Andrade has been held without bond since his arrest in July, nearly two weeks after Zapata’s body was discovered on the floor of her Greeley apartment the day after she was murdered. Police arrested Andrade sitting outside his Thornton apartment blasting the stereo in a stolen car that belonged to Zapata’s sister. The accused killer told police he met Zapata on an Internet dating site and spent the night with her. Andrade said he received oral sex from Zapata but didn’t discover she was transgender until the next day when photographs he’d seen in her apartment raised his suspicions.

Zapata smiled at him and said, “I’m all woman” when he grabbed at her crotch and felt a penis, throwing him into a rage, Andrade told police. He admitted knocking Zapata to the ground and then bashing her head with a fire extinguisher. Andrade told police he thought he had “killed it,” according to court documents. While cleaning the apartment to remove traces of his presence, Andrade struck her again with the fire extinguisher when she made a “gurgling” noise and tried to sit up, before fleeing with her possessions, including the fire extinguisher.

When Andrade called Zapata “it,” the defense attorney said in opening remarks, he was simply exhibiting the same natural confusion many felt about the transgender teen, who had been living as a woman for years. “You’re also going to hear [Andrade] refer to Justin as an ‘it,’ ” Martin told jurors, using Zapata’s birth name as he did nearly every time he called the victim by name. Even police got confused, the lawyer said, adding, “Their own police reports switched back and forth between referring to Justin as a he and as a she.” Martin didn’t say whether police ever called the victim “it.”

Jurors likely won’t hear most of the account Andrade gave police the night he was arrested because Kopcow threw out most of Andrade’s confession obtained after he told investigators he wanted to stop talking.

Prosecutors plan to tell a different story, Nieto said. Phone records show the two exchanged nearly 700 calls and text messages in the week before Zapata’s murder, perhaps because Zapata was looking for a roommate. And though the two spent plenty of time in the close quarters of Zapata’s tiny apartment, Nieto said prosecutors plan to introduce DNA evidence proving Zapata didn’t engage in any sexual activity prior to her murder.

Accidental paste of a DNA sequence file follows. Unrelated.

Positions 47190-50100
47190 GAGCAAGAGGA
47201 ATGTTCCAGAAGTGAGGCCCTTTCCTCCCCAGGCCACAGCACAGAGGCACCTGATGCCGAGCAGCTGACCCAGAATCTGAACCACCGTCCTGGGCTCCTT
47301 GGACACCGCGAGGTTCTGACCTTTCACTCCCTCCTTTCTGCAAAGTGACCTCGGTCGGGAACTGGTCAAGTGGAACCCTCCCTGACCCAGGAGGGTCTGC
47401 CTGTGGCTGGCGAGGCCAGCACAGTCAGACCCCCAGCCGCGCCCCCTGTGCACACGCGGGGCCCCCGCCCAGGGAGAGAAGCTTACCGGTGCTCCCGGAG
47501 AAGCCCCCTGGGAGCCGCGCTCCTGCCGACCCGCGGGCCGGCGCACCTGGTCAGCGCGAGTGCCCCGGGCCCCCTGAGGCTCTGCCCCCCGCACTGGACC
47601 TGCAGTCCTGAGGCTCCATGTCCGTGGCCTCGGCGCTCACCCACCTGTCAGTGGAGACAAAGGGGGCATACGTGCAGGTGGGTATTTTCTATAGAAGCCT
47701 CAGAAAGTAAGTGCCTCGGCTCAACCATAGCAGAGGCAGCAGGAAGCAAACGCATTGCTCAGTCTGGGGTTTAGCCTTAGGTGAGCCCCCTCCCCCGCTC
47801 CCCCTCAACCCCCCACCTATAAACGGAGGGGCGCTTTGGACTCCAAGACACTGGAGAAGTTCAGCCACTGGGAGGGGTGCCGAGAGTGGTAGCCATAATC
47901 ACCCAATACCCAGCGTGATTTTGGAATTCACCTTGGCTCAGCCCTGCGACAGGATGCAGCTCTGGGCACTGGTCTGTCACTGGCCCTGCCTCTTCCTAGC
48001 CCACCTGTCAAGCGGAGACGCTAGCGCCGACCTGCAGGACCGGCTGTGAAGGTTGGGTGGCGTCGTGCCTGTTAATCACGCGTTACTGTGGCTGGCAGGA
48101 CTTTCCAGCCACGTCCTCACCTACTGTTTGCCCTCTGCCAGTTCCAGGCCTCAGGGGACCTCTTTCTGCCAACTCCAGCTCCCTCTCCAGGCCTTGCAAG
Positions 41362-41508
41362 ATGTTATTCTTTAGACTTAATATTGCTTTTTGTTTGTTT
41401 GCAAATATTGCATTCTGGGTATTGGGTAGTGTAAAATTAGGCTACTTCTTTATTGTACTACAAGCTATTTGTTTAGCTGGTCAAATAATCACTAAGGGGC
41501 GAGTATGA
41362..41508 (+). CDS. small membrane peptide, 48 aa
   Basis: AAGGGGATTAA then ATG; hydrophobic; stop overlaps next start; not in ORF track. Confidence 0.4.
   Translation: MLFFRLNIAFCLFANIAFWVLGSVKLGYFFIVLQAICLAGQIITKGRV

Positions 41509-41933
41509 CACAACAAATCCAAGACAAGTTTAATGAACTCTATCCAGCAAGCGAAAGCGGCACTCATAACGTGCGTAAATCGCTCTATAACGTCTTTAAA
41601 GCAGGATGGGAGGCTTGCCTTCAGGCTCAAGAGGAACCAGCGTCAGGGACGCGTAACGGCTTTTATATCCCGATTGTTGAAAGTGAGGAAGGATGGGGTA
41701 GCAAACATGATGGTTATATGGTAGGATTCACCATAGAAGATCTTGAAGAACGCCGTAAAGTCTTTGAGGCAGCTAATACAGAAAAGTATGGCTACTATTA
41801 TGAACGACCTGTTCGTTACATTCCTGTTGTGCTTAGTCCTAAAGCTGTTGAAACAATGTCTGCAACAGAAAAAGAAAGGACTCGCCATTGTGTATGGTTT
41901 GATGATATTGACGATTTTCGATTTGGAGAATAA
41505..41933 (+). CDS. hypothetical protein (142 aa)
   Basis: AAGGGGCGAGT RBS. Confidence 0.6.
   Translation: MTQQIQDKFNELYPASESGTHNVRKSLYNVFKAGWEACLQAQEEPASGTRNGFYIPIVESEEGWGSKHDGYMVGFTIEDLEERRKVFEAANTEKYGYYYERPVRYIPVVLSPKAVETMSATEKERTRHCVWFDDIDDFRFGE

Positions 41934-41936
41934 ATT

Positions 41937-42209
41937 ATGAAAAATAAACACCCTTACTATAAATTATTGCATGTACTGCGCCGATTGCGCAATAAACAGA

The day before she was killed, Andrade accompanied Zapata to municipal court and was there when they called the case, Greeley vs. Justin Zapata, Nieto said, putting into question Andrade’s claim he only discovered she was transgender the moment before he started pummeling her. Prosecutors plan to call court officials to testify that Zapata often showed up for traffic court with her sister or other women, so Andrade’s presence set off a round of “office gossip,” Nieto said. “Everyone knew Angie was transgender,” she said, and the presence of Andrade at her side set tongues wagging.

Perhaps Zapata brought a man with her to court, Andrade’s defense attorney countered in his opening statement, but it wasn’t his client. “None of them is going to point to Allen Andrade and say, ‘That’s the man that was here,'” Martin said.

The trial is scheduled to run through next Friday, though the judge warned jurors a brewing snowstorm could cancel court this Friday. Defense attorneys indicated Andrade will take the stand to testify in his own defense, which could happen Thursday if the trial stays on schedule.

Gay-rights and anti-violence groups have focused on the trial, hoping to bring attention to dangers faced by transgender people and others with different gender identities. A publicity campaign launched last week includes a Web site devoted to Zapata, transgender issues and a call for Congress to pass the Matthew Shepard Act which would strengthen federal hate-crime laws.

Progress Now Colorado paid for an ad featuring Zapta’s family and the slogan “End Hate” that ran in 22 newspapers across the state last week. The group is also sponsoring a visit to Greeley by transgender blogger Autumn Sandeen, who has been covering the Zapata trial via Twitter.

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Ernest Luning